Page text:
Developments in AI may lead to progress in science and technology, which in turn, Tegmark explicates, would affect industry, transportation, the criminal justice system and conflict.
In 2015, motor vehicle accidents killed more than 1.2 million people worldwide. In the United States, which has advanced safety requirements, motor vehicle accidents killed some 35,000 people in 2016. Automobile fatalities usually spring from human mistakes. AI-powered self-driving cars could eliminate at least 90% of road deaths.
Constant delays, prohibitive cost, and occasional bias and unfairness plague the legal system in the United States and many other countries. Given that the legal system itself is a form of computation, laws and evidence could be input into an AI system or robojudge, with verdicts as an output. Since robojudges would be objective and base decisions on limitless data, they could eliminate bias and unfairness.
Despite Tegmark’s articulate arguments for robojudges, recent discoveries regarding the ineradicable human biases present in all data render the concept of purely objective law a utopian fantasy.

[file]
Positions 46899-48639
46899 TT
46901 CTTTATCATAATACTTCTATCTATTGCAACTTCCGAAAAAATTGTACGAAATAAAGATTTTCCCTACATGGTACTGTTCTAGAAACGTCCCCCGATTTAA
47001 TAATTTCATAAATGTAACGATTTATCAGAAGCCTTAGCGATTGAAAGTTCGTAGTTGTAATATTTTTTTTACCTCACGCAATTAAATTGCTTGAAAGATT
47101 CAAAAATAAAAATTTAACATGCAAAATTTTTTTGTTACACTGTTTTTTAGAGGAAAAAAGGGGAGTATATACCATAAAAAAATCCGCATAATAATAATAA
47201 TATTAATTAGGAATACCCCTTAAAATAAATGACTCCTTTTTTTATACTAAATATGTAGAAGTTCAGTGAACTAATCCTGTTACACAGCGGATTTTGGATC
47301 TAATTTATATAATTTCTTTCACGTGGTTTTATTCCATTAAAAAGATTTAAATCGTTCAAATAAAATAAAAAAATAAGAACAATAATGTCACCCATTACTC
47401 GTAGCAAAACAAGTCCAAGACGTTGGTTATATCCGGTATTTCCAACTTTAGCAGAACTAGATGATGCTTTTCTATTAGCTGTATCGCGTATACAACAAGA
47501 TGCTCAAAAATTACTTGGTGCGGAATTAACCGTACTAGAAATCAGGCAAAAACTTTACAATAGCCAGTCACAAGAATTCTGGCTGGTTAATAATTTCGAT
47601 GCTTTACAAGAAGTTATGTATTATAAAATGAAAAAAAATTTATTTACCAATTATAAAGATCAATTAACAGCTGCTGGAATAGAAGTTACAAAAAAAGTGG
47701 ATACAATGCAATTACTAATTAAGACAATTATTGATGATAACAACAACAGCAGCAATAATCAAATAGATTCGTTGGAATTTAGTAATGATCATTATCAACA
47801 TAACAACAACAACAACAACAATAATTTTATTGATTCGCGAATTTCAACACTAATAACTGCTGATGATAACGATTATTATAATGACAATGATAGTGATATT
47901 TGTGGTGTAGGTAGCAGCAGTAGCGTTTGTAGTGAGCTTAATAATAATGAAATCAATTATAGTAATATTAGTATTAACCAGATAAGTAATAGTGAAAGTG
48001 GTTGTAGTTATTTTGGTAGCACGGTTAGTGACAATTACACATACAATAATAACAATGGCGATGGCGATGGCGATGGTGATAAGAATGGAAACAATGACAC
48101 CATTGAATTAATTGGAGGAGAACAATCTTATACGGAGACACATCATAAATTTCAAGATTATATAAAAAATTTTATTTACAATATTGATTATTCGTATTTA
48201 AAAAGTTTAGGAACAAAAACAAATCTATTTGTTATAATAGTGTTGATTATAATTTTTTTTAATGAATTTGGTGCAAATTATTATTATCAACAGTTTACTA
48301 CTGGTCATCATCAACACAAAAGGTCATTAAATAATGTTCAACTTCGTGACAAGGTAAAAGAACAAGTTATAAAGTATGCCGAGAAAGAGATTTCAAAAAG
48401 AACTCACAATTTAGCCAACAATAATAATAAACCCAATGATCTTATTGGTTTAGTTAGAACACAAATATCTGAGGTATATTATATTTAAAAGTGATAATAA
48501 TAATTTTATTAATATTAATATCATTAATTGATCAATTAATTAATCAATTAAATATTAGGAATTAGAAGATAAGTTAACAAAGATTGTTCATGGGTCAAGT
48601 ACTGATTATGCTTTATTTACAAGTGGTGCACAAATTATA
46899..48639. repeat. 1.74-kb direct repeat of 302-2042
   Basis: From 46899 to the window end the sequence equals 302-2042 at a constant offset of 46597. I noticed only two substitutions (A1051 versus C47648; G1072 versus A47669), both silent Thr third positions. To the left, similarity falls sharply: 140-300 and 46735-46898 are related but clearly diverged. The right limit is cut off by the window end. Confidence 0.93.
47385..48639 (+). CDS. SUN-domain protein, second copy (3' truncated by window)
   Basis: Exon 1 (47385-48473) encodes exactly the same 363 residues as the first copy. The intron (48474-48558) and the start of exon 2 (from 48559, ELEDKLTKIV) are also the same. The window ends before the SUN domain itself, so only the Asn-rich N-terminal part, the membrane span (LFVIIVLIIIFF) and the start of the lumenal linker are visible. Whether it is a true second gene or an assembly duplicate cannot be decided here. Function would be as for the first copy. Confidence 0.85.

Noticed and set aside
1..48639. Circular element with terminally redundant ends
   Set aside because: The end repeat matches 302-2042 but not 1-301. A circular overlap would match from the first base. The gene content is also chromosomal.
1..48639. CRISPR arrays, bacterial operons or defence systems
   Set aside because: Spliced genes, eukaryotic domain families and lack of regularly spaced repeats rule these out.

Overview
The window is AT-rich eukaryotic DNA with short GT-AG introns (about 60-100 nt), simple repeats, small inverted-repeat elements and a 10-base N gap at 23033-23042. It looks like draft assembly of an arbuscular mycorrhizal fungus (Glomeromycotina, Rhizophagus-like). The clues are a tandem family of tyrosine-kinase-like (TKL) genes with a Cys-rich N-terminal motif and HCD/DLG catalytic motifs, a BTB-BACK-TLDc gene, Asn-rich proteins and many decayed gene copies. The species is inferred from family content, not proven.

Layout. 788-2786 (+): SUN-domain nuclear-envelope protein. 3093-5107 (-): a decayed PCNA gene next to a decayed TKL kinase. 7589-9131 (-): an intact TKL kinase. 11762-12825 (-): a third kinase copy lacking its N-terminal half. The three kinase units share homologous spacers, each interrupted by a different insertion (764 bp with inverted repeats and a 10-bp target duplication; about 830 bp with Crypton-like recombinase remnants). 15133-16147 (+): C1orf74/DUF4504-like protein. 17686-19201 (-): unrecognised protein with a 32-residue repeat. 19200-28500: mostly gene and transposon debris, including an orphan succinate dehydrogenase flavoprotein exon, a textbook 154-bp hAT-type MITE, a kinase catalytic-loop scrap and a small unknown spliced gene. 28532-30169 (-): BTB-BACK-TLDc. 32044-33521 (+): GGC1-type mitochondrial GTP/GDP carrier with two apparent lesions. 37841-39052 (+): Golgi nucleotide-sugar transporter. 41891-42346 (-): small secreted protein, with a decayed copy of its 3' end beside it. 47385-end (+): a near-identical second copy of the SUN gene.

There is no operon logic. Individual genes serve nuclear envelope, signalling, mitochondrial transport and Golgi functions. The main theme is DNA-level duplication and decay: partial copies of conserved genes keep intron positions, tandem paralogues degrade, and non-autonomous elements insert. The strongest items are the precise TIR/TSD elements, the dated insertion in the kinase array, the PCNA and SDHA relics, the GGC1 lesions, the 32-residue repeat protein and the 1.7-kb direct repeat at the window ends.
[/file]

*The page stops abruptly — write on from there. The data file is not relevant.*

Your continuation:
AI can make our legal systems more fair and efficient,” the author writes, “if we can figure out how to make robojudges transparent and unbiased.Max Tegmark
Perhaps, Tegmark hopes, even more deadly AI-based weapons will end the possibility of war altogether. Drones and other AI-powered autonomous weapon systems could eliminate soldiers and save civilians. Tegmark expresses concern over AI and robotics researchers who adamantly oppose using AI to develop weapons and who create public hostility toward AI research and its many potential benefits.
Tegmark believes people will create and build human-level AGI within the 21st century. That AGI will reach or even exceed human-level intelligence.
The transition from the current world to an AGI-powered world takeover would come in three stages. First, people build the hardware and software for human-level AGI. Next, human-level AGI uses its vast memory, knowledge, skill and computing power to create an even more powerful AGI, a superintelligence with capacities circumscribed only by the laws of physics. And finally, either humans use superintelligent AGI to dominate the world or the superintelligent AGI will manipulate and deceive humans and take over the world.